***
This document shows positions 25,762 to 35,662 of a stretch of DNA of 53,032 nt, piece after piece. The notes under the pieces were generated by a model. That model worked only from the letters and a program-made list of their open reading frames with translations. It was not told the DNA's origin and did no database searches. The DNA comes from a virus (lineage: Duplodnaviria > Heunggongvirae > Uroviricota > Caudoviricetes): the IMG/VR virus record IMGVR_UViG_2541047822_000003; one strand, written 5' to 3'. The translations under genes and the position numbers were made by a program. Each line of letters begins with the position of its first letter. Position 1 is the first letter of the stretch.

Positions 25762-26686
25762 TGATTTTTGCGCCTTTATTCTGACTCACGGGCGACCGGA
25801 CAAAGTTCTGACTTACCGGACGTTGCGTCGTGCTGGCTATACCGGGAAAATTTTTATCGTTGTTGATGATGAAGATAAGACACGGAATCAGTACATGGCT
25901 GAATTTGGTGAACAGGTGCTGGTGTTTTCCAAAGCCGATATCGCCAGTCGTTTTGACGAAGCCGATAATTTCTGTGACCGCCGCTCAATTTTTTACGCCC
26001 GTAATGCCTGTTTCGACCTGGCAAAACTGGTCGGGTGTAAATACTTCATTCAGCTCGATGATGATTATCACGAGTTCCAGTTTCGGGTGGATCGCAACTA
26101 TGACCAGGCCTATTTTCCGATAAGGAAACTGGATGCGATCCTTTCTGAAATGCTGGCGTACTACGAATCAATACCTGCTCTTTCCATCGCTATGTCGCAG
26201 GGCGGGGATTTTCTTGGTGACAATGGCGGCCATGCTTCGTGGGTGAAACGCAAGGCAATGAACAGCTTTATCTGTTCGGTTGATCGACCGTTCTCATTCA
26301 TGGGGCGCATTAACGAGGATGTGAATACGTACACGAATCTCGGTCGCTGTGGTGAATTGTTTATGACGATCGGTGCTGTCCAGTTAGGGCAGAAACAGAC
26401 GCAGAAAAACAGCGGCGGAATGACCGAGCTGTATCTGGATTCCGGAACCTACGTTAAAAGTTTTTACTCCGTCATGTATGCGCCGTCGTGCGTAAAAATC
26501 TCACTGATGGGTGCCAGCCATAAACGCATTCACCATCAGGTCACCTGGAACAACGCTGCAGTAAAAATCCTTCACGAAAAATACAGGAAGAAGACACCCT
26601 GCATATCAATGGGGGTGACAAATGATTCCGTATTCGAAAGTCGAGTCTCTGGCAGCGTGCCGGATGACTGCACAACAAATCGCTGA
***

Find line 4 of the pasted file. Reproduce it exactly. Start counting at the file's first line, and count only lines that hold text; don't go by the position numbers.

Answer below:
25801 CAAAGTTCTGACTTACCGGACGTTGCGTCGTGCTGGCTATACCGGGAAAATTTTTATCGTTGTTGATGATGAAGATAAGACACGGAATCAGTACATGGCT